IgE and Allergy, 50 Years and Onward
Bethesda, MD – This SRC celebrates the 50th anniversary of the discovery of IgE, the last of the classes of human antibodies to be identified, by presenting the latest ideas in the field and looking forward to future advances in our understanding of this molecule. All aspects of IgE biology will be covered, including IgE structure and receptor interactions, biogenesis and regulation of IgE, the biology of IgE effector cells such as mast cells and basophils, the role of IgE in allergy and immunity, and the prospects for IgE-targeted therapeutic intervention in allergic disease. It will feature critical aspects of physiology and pathology related to allergic disease, such as the contributions of other immune effector cells, animal models, and the process of translation from bench to clinic.
The following scientists, clinicians, and regulatory experts at all levels should attend:
- Specialists in the biology of mast cells and basophils and their interplay with other immune cells
- Specialists in immune receptor biology, including the IgE receptors (FcεRI and CD23), chemokine, cytokine and negative regulatory receptors on mast cells and basophils
- Structural biologists interested in IgE/receptor interactions and IgE/allergen recognition
- Experts in allergic diseases, including asthma, atopic dermatitis, urticaria and food allergies
A number of oral presentations will be selected from the abstracts, and the selected talks, poster presentations, and recreational activities will provide students and postdoctoral fellows opportunities to exchange ideas and formulate new collaborations.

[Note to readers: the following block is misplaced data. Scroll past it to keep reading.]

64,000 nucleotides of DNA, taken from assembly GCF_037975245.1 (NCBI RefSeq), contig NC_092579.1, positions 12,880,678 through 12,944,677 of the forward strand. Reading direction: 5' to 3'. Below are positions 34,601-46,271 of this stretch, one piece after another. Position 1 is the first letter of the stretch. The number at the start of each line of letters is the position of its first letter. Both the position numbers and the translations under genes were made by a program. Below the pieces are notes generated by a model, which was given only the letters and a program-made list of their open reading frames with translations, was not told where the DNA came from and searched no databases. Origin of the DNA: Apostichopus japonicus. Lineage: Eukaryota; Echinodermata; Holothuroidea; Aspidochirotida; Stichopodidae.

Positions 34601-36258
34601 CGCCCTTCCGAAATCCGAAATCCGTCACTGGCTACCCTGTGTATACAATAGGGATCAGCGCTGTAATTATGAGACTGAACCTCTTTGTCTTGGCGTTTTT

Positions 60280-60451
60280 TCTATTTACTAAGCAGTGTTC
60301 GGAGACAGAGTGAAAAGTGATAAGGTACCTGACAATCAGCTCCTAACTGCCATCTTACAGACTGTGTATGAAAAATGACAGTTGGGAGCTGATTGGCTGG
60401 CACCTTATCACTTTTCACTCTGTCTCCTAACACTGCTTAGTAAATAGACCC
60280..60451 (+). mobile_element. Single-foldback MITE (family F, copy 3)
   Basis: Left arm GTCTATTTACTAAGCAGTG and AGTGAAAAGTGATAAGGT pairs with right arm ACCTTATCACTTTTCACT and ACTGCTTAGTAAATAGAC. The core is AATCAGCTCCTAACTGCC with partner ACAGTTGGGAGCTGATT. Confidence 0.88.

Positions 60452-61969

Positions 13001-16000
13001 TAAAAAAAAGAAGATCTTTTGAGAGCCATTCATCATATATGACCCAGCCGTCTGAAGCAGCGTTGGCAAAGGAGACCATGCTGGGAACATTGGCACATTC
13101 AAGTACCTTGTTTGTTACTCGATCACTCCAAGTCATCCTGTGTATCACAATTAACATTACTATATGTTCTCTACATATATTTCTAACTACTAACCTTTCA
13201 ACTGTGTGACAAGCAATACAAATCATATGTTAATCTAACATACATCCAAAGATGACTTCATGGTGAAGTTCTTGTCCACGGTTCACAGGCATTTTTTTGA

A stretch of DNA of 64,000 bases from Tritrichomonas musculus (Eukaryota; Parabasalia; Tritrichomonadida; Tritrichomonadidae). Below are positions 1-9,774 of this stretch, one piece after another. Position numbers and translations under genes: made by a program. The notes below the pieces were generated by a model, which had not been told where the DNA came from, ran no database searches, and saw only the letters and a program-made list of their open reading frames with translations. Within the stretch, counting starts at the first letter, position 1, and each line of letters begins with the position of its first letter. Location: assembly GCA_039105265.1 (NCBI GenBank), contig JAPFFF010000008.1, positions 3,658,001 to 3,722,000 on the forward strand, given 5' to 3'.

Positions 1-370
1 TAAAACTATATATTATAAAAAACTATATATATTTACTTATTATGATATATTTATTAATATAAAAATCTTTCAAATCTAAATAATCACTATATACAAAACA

FASEB has announced a total of 36 Science Research Conferences (SRC) in 2016. Registration opens January 7, 2016. For more information about an SRC, view preliminary programs, or find a listing of all our 2016 SRCs, please visit http://www.faseb.org/SRC.
Since 1982, FASEB SRC has offered a continuing series of inter-disciplinary exchanges that are recognized as a valuable complement to the highly successful society meetings. Divided into small groups, scientists from around the world meet intimately and without distractions to explore new approaches to those research areas undergoing rapid scientific changes. In efforts to expand the SRC series, potential organizers are encouraged to contact SRC staff at SRC@faseb.org. Proposal guidelines can be found at http://www.faseb.org/SRC.
FASEB is composed of 30 societies with more than 125,000 members, making it the largest coalition of biomedical research associations in the United States. Our mission is to advance health and welfare by promoting progress and education in biological and biomedical sciences through service to our member societies and collaborative advocacy.